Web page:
National Academies Press: OpenBook

Engineering Employment Characteristics (1985)

Chapter: Executive Summary

« Previous: Front Matter
Suggested Citation:"Executive Summary." National Research Council. 1985. Engineering Employment Characteristics. Washington, DC: The National Academies Press. doi: 10.17226/584.
Page 1
Suggested Citation:"Executive Summary." National Research Council. 1985. Engineering Employment Characteristics. Washington, DC: The National Academies Press. doi: 10.17226/584.
Page 2
Suggested Citation:"Executive Summary." National Research Council. 1985. Engineering Employment Characteristics. Washington, DC: The National Academies Press. doi: 10.17226/584.
Page 3

Below is the uncorrected machine-read text of this chapter, intended to provide our own search engines and external engines with highly rich, chapter-representative searchable text of each book. Because it is UNCORRECTED material, please consider the following text as a useful but insufficient proxy for the authoritative book pages.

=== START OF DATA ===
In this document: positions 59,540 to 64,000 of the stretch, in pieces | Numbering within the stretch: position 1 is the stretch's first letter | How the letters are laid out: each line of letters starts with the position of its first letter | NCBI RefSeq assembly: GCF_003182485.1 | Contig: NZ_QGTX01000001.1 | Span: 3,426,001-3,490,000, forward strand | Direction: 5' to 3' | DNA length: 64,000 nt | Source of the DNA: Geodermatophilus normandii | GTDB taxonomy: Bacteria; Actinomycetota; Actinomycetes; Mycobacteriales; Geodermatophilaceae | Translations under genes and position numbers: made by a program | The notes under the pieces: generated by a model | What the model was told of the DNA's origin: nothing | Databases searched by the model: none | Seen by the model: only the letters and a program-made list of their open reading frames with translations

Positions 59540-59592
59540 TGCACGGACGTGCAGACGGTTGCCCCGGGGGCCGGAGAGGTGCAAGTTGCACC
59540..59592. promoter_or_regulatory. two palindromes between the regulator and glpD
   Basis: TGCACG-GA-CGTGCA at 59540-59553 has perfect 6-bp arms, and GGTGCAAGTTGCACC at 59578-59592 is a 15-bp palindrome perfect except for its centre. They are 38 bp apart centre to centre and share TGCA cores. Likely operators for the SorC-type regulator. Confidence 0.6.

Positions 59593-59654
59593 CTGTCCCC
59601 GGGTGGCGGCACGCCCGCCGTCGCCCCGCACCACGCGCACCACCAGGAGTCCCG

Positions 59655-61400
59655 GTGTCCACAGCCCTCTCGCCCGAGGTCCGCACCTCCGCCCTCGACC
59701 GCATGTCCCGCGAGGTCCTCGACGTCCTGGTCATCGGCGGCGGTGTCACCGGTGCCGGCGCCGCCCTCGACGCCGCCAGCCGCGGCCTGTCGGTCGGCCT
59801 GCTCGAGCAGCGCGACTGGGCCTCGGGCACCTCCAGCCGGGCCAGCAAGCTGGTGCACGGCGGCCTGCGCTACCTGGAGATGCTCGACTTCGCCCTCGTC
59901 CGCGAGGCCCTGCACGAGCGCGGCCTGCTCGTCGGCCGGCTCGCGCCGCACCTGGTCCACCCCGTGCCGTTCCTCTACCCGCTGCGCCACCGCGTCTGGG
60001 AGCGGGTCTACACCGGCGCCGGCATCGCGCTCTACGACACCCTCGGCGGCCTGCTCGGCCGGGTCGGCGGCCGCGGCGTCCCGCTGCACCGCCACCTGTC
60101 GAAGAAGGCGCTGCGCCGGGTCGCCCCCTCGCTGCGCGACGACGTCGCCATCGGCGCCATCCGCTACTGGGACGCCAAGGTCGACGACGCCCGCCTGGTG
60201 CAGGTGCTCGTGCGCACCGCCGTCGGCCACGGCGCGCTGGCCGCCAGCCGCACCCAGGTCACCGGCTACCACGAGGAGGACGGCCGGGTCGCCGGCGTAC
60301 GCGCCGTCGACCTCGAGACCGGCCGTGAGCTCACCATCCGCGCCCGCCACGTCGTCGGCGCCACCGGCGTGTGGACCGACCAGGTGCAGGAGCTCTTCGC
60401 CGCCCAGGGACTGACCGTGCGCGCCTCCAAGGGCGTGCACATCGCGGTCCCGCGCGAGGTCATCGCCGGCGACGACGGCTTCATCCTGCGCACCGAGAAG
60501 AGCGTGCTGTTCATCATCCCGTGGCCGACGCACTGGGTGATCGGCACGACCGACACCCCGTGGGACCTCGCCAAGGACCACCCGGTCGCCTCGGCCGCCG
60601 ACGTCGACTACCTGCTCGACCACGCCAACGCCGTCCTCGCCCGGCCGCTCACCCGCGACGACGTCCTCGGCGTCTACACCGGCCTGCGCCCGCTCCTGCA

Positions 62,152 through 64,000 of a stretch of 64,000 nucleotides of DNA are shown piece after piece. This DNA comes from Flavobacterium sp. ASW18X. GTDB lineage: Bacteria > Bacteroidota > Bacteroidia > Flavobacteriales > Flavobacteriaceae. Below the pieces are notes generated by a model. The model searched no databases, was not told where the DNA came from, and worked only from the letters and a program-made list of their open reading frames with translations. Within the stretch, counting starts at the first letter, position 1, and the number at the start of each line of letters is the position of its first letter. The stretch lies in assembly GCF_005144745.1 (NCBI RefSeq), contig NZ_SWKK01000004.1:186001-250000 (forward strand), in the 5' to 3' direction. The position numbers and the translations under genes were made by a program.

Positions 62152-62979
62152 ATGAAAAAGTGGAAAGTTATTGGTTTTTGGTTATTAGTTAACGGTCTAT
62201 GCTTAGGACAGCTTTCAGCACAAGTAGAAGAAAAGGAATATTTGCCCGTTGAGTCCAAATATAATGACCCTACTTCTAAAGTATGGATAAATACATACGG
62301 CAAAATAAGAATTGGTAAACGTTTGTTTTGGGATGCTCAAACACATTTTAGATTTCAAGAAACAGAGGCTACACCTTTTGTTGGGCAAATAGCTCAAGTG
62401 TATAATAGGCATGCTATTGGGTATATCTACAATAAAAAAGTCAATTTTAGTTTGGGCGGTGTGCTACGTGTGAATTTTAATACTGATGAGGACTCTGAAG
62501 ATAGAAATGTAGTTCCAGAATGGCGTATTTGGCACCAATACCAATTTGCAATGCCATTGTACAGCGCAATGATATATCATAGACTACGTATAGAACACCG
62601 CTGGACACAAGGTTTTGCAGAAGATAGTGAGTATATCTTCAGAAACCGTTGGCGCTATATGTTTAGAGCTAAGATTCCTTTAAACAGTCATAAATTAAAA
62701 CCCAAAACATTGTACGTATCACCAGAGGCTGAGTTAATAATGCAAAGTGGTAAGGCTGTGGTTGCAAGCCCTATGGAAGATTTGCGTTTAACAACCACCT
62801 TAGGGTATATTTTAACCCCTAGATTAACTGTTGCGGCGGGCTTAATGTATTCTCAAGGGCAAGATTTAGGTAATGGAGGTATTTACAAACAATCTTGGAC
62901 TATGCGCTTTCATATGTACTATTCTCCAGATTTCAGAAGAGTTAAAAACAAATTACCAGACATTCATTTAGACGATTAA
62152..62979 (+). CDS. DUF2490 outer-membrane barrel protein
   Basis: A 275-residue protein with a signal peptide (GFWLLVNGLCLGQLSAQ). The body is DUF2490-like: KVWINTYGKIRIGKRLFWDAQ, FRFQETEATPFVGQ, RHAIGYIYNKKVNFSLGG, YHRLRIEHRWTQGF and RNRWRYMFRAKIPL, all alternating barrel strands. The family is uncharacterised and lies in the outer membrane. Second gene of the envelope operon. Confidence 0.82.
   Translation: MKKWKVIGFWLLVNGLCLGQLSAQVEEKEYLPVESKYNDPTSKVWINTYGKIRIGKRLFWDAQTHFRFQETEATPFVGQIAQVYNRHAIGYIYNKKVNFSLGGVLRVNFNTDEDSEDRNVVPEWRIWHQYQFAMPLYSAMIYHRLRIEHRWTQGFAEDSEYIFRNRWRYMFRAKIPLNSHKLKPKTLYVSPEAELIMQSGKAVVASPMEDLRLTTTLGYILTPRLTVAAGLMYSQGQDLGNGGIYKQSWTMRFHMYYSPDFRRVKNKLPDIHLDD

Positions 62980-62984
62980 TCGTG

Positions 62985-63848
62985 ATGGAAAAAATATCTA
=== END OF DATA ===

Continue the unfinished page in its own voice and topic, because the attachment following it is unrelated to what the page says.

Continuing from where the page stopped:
Executive Summary The Panel on Engineering Employment Characteristics prepared its report as a part of the overall effort of the National Research Council's Committee on the Education and Utilization of the Engineer. Follow- ing is a summary of the major points from this report. The Engineering Work Force Data on the makeup of the engineer- ing community are collected on a nonuniform basis with resulting inconsistencies. Conclusions reached from the data in this report, therefore, are best viewed in terms of trends rather than in terms of absolute numbers. Between 1960 and 1982, the number of engineers in the United States almost doubled, to more than 1.5 million. Engineers made up only 1.4 percent of the U.S. work force in 1980. About 90 percent of U.S. engineers are employed in engineering or scientific jobs and work essentially in their degree fields. About 75 percent of employed engineers work in business and indus- try. Federal agencies and programs account directly or through contrac- tors for the employment of 300,000 to 500,000 engineers [on the order of 20 percent to 33 percent of the total), some 100,000 [about 7 percent) of them being employed directly by the federal government. Most engi- neers work on development- and production-related tasks and in man- agement. Less than 5 percent of engineers are engaged in research and less than 1 percent in basic research. Only 2.3 percent of engineers work as teachers, compared to 15.7 percent for all scientists. 1